These days retro bikes are everywhere you look. Instagram is full of millennials with tattoos and trucker hats showing off their old Honda CB-turned-café racers (there are more than 2.5 million posts tagged with #caferacer). Triumph has been making its “modern classic” Bonnevilles since 2001, but in recent years other manufacturers have jumped on the new-bike-that-looks-old bandwagon. There are BMW R nineTs, Ducati Scramblers, Honda’s CB1100, Moto Guzzi V7s and V9s, Royal Enfield’s Continental GT and Interceptor, Suzuki’s VanVan 200 and Yamaha’s XSR models. (Of course, as far as American-made V-twins are concerned, classic styling has always been the name of the game.)
Read our 2018 Triumph Bonneville Bobber Black first ride review
Arriving fashionably late to the retro party is the Kawasaki Z900RS, a new-for-2018 model based on the Z900 sport standard that pays homage to the company’s legendary 1973 Z1, a 903cc superbike designed to beat Honda’s groundbreaking CB750. To prove its mettle, the Z1—codenamed “New York Steak” during development because it was full of flavor and packed with protein—was put to the test, setting 46 speed records, including the 24-hour endurance world record, averaging 109.64 mph for 2,631 miles at Daytona International Speedway and beating the old record by nearly 20 mph. Yvon Duhamel rode a Yoshimura-tuned Z1 to a Daytona lap record of 160.288 mph, and, a few years later, Reg Pridmore piloted a Z1 to win the 1977 AMA Superbike Championship. That sort of performance got everyone’s attention, and during the motorcycle-mania of the mid 1970s, the Z1 sold so well that, according to Kawasaki’s American R&D and public relations manager at the time, Bryon Farnsworth, “the Z1 accounted for 80 percent of Kawasaki’s profits on motorcycle sales.”
Read our 2017 Kawasaki Z900 ABS vs Yamaha FZ-09 comparison review
Although the Z1 was considered a superbike in its UJM heyday, by contemporary standards of styling and ergonomics it slots into the sport standard segment. For liter-class track dominance, Kawasaki has its Ninja ZX-10R, the bike on which Jonathan Rea won his third consecutive World Superbike Championship in 2017. But for street-ready performance and a sensible riding position, Kawasaki’s Z family is the way to go, and the Z900, which debuted for 2017, was the perfect platform for creating a modern-day Z1.
Creating the template for decades of performance to come, the original Z1 was the first production superbike powered by a DOHC in-line four-cylinder engine (the CB750 was SOHC until 1979). That’s been the engine configuration of choice for Japanese sportbikes ever since, and the Z900 is no different. What was record-breaking performance in the ’70s, however, is quaint by today’s standards. The air-cooled, carbureted Z1 made 82 horsepower at the crank and weighed 542 pounds, but the liquid-cooled, fuel injected Z900 makes 113 horsepower at the rear wheel and weighs 462 pounds.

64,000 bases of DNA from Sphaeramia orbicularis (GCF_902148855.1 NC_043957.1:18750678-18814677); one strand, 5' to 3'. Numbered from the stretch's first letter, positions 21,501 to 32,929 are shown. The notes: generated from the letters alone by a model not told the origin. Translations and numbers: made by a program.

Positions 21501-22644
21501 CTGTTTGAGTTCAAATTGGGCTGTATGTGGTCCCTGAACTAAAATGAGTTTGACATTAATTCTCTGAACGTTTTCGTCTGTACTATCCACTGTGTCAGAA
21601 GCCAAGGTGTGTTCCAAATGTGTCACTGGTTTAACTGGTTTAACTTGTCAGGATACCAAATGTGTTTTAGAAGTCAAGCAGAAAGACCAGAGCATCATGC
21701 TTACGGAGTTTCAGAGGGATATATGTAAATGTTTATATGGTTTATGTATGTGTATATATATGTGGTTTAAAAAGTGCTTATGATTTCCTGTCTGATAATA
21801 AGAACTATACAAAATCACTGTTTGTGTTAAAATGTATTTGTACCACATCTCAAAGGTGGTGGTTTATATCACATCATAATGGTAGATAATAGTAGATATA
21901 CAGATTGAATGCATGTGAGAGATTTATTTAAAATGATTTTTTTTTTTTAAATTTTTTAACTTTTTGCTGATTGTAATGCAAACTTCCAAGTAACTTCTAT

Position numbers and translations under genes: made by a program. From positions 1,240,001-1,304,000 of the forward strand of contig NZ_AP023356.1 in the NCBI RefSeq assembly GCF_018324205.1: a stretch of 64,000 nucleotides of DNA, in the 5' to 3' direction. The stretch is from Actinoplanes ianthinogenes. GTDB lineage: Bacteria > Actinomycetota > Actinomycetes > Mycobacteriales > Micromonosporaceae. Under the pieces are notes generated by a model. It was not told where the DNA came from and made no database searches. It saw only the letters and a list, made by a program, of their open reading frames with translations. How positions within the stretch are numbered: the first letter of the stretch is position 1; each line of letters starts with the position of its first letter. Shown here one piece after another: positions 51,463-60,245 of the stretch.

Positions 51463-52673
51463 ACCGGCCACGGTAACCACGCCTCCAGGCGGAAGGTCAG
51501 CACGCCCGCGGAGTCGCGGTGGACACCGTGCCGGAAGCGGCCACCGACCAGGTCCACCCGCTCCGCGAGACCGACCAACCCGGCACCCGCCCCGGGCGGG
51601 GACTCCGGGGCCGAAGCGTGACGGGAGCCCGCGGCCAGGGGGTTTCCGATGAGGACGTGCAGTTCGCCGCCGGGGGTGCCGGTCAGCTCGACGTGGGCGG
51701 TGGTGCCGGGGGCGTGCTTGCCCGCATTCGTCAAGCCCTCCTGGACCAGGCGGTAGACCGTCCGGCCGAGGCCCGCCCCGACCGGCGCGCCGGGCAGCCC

Building a proper retro bike starts with the styling, and Kawasaki did a bang-up job. Like the Z1, the Z900RS has a round headlight, bullet-shaped gauges with analog faces, a teardrop tank and a small kick-up on the rear fender. It even has real bungee hooks and is available with the iconic root beer-and-orange metallic paint job (Kawasaki calls it Candytone Brown/Candytone Orange, and it costs $200 more than the standard Metallic Flat Spark Black). Sadly, the Z1’s quad chrome exhaust pipes didn’t make the cut. Instead, the RS has a 4-into-1 with the muffler on the right side, a full stainless steel system that’s buffed to a mirrored finish. And instead of wire-spoke wheels and tube-type tires, the RS rolls on cast wheels with flat spokes designed to resemble wire spokes and Dunlop Sportmax GPR-300 tubeless radials.
But the RS is not just a styling exercise. To give the RS the right feel and sound, Kawasaki also revised the Z900’s engine, exhaust, chassis and ergonomics. For more low-to-midrange power and smoother running, the 948cc in-line four has revised cam profiles, lower compression, a heavier flywheel, a second gear-driven balancer and narrower exhaust headers. A first on a Kawasaki, acoustic research was used to develop the RS’s exhaust note. Purring at idle, it emits a sharp, metallic howl when the throttle is twisted and jams like a classic rock anthem when rowing through the gears.